SEVEN PREVENTABLE ROBBERIES, FIVE PREVENTABLE RAPES
In October of 2002, the first in a series of ten robberies began. The incidents included seven aggravated sexual assaults, spanned four months and included victims in at least nine different New Jersey cities.
A person known to the police became a strong suspect in the first offense, and a DNA sample was collected from him four days later. A DNA match was finally made in January of 2003 to the third offense, but only after a unit commander requested expedited testing of the evidence.
The offender in question was convicted in the 1980's on federal felony robberies charges, and was released from a federal prison in 1999. Unfortunately, the federal government did not begin requiring DNA from felony robbery convictions until 2000. Moreover, law enforcement had custody of all the DNA information that they needed to arrest this offender within only a few weeks of the first offense. The omission of his DNA from the federalDNA database, along with the backlog delay in processing DNA evidence, allowed the offender to remain on the streets. With stronger federal statutes and shorter DNA testing delays, the perpetrator could have been identified after the third attack, thereby preventing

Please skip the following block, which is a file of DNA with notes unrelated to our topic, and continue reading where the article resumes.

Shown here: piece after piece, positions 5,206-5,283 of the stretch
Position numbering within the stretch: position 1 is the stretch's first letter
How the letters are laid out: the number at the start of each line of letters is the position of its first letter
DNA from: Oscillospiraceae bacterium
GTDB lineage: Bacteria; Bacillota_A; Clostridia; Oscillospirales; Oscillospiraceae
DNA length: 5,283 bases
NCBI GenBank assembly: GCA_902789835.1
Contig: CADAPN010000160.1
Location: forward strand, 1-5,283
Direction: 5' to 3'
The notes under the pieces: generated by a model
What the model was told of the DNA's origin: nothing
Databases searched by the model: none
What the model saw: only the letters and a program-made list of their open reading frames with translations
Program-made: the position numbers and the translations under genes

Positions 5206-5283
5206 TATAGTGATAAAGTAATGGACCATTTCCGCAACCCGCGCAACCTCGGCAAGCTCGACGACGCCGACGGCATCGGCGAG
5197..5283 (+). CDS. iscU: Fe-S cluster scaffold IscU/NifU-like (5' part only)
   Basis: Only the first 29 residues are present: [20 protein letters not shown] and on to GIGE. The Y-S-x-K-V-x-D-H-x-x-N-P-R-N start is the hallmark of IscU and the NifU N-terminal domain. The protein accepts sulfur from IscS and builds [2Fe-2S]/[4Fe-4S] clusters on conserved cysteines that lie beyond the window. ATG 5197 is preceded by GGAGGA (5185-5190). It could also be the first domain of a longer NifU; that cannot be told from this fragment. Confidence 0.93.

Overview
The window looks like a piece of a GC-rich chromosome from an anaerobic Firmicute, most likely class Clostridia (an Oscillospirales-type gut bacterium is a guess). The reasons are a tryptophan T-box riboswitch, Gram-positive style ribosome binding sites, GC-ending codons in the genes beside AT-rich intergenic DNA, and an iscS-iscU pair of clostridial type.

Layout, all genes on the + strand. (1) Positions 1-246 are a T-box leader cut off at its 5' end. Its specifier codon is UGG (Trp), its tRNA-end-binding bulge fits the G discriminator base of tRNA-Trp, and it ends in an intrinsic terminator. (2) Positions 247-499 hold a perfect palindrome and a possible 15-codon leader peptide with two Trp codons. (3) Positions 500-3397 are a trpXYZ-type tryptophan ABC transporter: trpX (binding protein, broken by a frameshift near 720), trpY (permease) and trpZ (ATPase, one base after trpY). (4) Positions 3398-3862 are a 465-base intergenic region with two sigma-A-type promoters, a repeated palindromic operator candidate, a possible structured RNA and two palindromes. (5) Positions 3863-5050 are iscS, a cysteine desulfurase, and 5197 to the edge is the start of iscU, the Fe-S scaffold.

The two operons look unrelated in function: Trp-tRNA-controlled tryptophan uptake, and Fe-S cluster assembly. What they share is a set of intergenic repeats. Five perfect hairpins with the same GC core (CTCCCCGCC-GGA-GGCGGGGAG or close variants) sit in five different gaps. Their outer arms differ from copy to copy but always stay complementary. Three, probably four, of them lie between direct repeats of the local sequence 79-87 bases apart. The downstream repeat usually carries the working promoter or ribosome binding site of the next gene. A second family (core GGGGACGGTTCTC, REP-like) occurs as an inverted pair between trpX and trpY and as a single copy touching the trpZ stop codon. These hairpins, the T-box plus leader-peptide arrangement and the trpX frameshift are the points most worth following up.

the subsequent seven robberies and five rapes.
FOUR PREVENTABLE RAPES
Between April of 2002 and May of 2003, five women were raped in the Trenton area. DNA testing linked all five offenses to the same unknown perpetrator. After police released a composite sketch of the suspect in 2003, nearly 75 tips were called in identifying the same person. In June 2003, U.S. Marshals eventually arrested the suspect in Pennsylvania on a parole violation warrant that was issued in July of 2002. Trenton Police obtained a DNA sample from the suspect through a court order, and thanks to expedited testing at the state laboratory the man was linked to the crimes within a few days. The charges on 16 counts
involving five victims are pending as the suspect awaits extradition to New Jersey from Pennsylvania.
The suspect's criminal record included two felony convictions for theft and forgery related offenses in New Jersey, and nine felony convictions for theft, forgery, and receiving stolen property in Pennsylvania. If the suspect had been required to give a DNA sample for any of these crimes in either state, he could have been identified after the first assault, thereby preventing the subsequent four rapes.
THIRTEEN PREVENTABLE RAPES